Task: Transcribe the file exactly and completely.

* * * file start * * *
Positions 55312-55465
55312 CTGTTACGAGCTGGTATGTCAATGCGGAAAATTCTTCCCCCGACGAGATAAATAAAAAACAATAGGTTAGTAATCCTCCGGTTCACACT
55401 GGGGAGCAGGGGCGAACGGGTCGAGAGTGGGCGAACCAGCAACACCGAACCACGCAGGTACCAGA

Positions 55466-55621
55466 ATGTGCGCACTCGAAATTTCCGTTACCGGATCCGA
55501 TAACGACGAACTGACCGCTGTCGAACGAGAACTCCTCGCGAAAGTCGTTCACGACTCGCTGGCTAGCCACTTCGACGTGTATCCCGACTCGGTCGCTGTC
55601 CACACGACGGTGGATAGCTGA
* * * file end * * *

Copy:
Positions 55312-55465
55312 CTGTTACGAGCTGGTATGTCAATGCGGAAAATTCTTCCCCCGACGAGATAAATAAAAAACAATAGGTTAGTAATCCTCCGGTTCACACT
55401 GGGGAGCAGGGGCGAACGGGTCGAGAGTGGGCGAACCAGCAACACCGAACCACGCAGGTACCAGA

Positions 55466-55621
55466 ATGTGCGCACTCGAAATTTCCGTTACCGGATCCGA
55501 TAACGACGAACTGACCGCTGTCGAACGAGAACTCCTCGCGAAAGTCGTTCACGACTCGCTGGCTAGCCACTTCGACGTGTATCCCGACTCGGTCGCTGTC
55601 CACACGACGGTGGATAGCTGA